no need to run a daemon

    hope this helps

    Jason L. Froebe

    No one has seen what you have seen, and until that happens, we're all going to think that you're nuts. - Jack O'Neil, Stargate SG-1

Re: slightly OT "Desktop Database" options
by jdtoronto (Prior) on Oct 06, 2004 at 19:14 UTC
    Well, I will put my hand up for MySQL also.

    YOU should be providing the add-edit-delete functionality in your own front end! Man, it isn't difficult. I can do it so can you!

    MySQL is so easy to install - it isn't a hog either, it is fast and you can hide it very easilly. So easilly that my end users generally don't realise that their is something running on their machines! I used the Nullsoft Installer package and in less than a day figured out how to have it install MySQL and my application, set up MySQL as a service and start it the first time.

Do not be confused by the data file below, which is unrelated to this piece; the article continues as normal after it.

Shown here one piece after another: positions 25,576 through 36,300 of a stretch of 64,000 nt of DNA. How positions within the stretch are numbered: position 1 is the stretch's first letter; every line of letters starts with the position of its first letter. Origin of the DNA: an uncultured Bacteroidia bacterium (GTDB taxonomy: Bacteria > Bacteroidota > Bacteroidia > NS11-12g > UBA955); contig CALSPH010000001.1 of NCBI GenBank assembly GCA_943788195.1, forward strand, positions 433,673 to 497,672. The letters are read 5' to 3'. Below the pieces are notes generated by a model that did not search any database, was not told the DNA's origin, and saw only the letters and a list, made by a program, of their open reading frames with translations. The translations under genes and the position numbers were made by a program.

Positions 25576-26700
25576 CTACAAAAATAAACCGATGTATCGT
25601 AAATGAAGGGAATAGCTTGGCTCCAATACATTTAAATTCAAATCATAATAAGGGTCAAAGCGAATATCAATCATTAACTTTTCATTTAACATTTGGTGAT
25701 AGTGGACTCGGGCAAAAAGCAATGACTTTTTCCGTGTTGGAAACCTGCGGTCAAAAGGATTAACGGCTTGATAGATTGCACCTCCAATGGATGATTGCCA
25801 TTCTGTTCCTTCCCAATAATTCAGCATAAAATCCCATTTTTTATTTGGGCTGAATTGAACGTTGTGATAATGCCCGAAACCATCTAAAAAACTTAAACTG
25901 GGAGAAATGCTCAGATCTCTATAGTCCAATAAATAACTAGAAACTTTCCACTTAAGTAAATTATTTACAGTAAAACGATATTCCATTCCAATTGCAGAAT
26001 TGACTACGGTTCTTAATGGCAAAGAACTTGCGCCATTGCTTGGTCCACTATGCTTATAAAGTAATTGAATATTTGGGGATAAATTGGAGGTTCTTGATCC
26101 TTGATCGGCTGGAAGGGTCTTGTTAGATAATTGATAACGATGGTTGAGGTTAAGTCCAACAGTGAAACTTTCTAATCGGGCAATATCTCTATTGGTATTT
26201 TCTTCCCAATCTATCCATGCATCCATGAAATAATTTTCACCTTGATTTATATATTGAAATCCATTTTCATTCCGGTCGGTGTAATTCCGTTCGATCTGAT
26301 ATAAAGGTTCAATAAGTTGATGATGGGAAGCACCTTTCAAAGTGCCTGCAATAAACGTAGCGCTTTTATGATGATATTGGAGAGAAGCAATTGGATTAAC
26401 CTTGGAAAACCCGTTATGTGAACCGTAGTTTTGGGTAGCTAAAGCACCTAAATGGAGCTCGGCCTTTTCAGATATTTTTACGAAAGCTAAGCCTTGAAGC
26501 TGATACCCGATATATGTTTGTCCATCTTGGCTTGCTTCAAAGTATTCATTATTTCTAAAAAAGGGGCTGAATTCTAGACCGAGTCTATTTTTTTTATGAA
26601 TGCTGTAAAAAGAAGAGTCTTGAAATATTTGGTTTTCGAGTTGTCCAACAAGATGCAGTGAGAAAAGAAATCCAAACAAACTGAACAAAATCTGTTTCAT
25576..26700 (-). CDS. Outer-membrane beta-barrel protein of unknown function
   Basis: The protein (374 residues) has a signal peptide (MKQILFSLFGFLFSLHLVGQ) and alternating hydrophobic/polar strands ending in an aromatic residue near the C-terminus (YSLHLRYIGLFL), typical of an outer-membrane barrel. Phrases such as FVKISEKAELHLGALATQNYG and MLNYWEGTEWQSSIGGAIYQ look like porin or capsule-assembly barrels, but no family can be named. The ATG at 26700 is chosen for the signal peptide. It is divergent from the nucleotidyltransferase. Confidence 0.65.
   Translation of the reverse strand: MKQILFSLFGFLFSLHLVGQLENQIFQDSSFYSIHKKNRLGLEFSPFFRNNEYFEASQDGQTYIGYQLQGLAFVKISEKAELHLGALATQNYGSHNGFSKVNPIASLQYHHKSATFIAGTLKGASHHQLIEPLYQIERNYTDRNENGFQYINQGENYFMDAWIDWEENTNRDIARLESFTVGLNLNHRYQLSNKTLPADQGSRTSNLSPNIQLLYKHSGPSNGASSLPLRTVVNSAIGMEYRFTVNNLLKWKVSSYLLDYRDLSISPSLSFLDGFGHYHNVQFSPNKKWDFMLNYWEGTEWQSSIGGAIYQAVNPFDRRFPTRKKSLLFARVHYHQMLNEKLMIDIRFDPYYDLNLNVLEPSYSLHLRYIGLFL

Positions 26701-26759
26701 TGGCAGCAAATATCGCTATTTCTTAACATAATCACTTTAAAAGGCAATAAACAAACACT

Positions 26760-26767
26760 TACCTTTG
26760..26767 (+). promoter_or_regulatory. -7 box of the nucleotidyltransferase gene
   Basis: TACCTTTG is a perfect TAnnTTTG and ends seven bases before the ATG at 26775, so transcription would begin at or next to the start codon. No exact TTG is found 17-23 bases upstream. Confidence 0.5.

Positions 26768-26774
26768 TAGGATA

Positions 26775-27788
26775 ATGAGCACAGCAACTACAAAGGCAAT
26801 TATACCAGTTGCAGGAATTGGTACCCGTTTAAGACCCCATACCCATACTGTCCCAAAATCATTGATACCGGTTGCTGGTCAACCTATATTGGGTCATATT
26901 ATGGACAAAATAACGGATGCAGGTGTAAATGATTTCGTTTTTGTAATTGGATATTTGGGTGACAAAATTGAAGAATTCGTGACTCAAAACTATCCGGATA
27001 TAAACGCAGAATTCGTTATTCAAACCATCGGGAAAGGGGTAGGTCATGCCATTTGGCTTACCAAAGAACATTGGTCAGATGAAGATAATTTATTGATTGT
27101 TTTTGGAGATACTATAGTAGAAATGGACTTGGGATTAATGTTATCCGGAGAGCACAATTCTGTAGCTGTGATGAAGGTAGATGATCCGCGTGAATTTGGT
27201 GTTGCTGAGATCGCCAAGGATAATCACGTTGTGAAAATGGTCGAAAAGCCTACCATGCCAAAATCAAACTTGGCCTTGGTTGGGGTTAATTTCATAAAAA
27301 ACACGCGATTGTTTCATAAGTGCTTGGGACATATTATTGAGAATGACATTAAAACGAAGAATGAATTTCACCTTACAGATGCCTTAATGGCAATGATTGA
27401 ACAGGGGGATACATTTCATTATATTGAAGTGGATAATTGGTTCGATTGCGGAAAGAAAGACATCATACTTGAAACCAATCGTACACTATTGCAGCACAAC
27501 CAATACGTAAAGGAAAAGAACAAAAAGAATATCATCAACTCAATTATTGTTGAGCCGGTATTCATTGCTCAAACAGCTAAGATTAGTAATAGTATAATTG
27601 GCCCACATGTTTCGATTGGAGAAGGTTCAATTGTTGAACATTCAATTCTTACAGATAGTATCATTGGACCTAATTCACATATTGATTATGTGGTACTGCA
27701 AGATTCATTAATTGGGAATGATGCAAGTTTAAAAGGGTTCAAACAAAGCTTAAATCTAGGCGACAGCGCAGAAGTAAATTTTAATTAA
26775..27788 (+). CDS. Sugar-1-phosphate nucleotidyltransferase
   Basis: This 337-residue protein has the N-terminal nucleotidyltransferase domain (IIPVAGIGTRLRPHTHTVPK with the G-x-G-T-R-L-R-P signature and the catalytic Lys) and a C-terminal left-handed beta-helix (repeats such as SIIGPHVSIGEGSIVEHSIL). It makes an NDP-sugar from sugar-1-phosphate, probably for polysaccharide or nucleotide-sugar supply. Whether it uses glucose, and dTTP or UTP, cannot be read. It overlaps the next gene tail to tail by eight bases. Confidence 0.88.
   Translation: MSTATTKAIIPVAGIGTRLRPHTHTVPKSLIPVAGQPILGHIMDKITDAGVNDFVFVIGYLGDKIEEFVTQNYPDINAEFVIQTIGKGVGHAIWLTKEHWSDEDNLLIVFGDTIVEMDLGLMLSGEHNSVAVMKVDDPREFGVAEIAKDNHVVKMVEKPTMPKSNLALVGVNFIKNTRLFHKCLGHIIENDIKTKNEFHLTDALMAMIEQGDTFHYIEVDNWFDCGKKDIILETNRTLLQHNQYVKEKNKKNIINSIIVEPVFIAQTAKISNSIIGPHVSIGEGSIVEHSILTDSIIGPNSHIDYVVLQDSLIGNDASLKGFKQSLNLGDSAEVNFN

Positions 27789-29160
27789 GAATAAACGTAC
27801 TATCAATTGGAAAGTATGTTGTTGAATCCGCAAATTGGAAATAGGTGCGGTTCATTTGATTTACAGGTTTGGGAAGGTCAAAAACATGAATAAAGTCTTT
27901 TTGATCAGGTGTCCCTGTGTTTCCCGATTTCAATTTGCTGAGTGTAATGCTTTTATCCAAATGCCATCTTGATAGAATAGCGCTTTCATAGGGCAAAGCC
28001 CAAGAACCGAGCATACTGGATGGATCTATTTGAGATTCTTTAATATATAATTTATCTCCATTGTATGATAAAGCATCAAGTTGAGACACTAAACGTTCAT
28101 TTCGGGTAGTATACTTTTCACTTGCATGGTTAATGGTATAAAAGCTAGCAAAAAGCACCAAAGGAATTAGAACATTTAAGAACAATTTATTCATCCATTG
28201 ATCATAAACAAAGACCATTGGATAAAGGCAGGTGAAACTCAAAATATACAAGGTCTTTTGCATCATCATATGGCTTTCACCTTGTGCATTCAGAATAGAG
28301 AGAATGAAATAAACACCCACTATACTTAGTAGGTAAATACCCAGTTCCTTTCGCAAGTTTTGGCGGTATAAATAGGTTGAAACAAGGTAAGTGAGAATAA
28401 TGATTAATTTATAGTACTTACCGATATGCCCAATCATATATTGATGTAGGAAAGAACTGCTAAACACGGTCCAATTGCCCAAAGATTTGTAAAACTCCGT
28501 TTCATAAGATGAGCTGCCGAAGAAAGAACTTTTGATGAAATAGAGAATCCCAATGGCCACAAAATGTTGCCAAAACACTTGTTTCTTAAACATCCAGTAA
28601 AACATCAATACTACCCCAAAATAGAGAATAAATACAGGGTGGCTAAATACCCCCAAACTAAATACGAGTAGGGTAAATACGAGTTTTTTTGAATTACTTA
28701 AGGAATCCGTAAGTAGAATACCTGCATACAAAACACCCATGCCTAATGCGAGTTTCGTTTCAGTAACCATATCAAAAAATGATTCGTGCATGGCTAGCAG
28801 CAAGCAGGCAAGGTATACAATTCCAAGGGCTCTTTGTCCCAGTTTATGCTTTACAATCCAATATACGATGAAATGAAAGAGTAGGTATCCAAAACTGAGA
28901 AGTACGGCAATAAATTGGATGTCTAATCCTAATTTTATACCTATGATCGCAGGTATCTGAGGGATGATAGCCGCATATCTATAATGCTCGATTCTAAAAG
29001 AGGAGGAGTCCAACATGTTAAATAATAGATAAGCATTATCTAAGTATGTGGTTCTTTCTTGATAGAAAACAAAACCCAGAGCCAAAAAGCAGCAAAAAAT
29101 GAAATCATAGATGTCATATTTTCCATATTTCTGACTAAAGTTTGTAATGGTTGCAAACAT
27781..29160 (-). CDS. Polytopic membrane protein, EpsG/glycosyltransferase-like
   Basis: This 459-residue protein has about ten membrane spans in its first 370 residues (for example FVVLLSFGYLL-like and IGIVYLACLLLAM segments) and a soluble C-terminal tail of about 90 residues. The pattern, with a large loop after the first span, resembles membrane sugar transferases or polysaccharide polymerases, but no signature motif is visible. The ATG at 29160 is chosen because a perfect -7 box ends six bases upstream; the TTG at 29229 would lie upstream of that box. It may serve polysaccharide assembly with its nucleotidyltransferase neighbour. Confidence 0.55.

Just for the sake of cleanliness I start and stop MySQL as a service from within my application.

    This application replaces an earlier one based on Access and written in VBA. It was a dog of a thing. Hard to maintain, rather flaky and oh, did I mention all the limitations of Access? Oh and speed? Did I mention speed? To be honest I am glad to see the back of it. The new one is written all in Perl, uses Tk and, of course MySQL.


      Hats off to you, and thanks very much for the response ... I agree with your "it isn't difficult" remark, and to be completely blunt, it is so 'not difficult' that I was sorta fishing for leads on stuff that is already done. This is a low-priority project that I am not getting paid for ... and this kind of work was old-hat for me over ten years ago ... so perhaps you can understand the question is less 'proof of concept' and more 'anybody got some spare code'.

      As far as the "MSFT Access hell" all I can say is "I feel your pain (been there done that)" In fact, memories of this past anguish is partially what prompted my question.